Maybe it would be a good addition to this bill to require that a constitutional amendment be passed by at least 27 counties too. In fact it might be better to keep it easy to get it before the people but harder for a small group of counties east of I-29 with big spending universities to control what passes. This could be a good thing if it takes an initiated constitutional measure to return fiscal sanity to the NDUS.

  • camsaure

    I don’t like the fact that something clearly unconstitutional (ex smoking ban) can that easily become law. It should at least have to pass constitutional muster. On the other hand it is useful for getting rid of bad law that the people don’t want.

    • SusanBeehler

      People of North Dakota voted for the smoking ban.

      • camsaure

        Duh! Suppose the North Dakota public votes to outlaw women voting, That makes it OK and constitutional in your world??

  • RCND

    I think if you make the requirements too hard that will only encourage more NDSU situations where fraud will be used to meet the numbers and location requirements. Even if fraud isn’t used, increasing the numbers and locations will turn this from a citizens process into a deep pockets special interest group process (primarily from out of state at that).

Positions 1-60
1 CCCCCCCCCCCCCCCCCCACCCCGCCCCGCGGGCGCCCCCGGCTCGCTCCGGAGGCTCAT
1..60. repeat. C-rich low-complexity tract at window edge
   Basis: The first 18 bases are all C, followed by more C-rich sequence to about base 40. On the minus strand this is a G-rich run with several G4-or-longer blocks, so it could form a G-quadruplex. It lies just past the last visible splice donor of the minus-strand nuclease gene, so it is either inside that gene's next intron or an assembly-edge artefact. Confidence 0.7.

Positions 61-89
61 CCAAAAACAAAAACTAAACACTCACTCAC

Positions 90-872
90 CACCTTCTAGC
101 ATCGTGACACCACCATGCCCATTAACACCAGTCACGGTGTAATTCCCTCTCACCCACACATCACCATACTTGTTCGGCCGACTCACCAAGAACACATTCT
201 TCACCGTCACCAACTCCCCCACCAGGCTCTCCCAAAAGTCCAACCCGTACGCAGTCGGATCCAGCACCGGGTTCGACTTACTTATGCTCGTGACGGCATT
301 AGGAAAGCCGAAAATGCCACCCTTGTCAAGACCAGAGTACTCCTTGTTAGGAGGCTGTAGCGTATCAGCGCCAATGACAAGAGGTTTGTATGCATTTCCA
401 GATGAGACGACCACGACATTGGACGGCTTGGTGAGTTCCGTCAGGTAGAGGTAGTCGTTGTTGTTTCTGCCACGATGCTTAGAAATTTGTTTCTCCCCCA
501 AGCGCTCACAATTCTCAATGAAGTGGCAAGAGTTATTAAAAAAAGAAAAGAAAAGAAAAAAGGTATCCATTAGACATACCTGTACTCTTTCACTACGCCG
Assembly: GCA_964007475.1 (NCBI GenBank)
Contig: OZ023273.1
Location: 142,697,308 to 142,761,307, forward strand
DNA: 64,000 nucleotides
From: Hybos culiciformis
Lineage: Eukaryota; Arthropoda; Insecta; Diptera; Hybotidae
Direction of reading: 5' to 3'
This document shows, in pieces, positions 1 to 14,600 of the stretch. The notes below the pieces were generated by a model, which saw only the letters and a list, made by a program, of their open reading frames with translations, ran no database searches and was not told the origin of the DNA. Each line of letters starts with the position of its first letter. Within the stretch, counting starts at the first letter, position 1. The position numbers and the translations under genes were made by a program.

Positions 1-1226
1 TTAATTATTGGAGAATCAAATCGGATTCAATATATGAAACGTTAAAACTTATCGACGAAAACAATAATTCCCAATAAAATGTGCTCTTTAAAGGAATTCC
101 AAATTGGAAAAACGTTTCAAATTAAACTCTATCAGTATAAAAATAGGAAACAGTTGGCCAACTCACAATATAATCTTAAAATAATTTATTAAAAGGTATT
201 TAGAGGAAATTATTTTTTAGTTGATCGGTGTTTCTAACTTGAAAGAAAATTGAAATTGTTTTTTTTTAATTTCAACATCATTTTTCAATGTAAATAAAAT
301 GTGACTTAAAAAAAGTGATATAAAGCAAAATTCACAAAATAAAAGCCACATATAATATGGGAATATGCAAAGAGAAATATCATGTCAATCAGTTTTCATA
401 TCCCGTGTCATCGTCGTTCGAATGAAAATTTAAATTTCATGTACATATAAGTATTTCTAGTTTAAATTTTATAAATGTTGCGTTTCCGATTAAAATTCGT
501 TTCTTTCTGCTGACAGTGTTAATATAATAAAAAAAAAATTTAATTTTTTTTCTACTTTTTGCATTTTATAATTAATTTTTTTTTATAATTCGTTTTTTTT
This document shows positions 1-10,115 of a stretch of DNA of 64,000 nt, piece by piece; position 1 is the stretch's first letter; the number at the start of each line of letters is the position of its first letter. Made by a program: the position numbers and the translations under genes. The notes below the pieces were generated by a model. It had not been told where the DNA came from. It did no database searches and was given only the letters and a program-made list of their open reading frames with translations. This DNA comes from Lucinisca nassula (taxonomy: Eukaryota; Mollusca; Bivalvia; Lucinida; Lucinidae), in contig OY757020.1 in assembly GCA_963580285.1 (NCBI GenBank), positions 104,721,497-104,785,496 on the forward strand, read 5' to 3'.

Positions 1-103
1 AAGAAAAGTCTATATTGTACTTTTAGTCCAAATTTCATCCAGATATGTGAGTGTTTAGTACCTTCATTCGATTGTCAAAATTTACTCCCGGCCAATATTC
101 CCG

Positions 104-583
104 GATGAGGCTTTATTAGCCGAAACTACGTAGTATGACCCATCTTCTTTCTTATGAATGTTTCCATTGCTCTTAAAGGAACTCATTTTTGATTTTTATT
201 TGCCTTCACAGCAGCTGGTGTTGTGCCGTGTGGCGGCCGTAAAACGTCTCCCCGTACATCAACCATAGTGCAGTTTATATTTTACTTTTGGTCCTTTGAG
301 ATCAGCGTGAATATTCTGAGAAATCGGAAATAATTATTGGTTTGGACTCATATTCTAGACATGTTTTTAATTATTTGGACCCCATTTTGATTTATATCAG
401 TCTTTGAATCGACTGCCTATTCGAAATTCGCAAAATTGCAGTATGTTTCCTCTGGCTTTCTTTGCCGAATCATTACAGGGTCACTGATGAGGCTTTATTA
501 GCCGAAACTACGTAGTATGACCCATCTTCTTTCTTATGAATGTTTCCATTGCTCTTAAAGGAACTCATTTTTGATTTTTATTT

Increasing the percent requirement now, when the state has a booming population, is the wrong move as it would in essence be a double penalty. The way the state is growing, the signature number requirements is a self correcting problem.

    I think there is room for some requirement that signatures are needed from citizens in multiple areas of the state. More importantly, I think a requirement that only half the required signatures can be gathered by paid staff may be a good move as it would require more skin in the game from more citizens motivated by truly believing in the petition without becoming onerous

  • SusanBeehler

    I don’t think this Bowman legislator liked the M2 debate coming to their town. They packed the pavilion. The locals got their property taxes raised too. They even wanted their council man who passed to still control the mill levy from the grave by naming their successor but then the democratic process got in the way.

  • Lynn Bergman

    Good candidate for RINO of the week?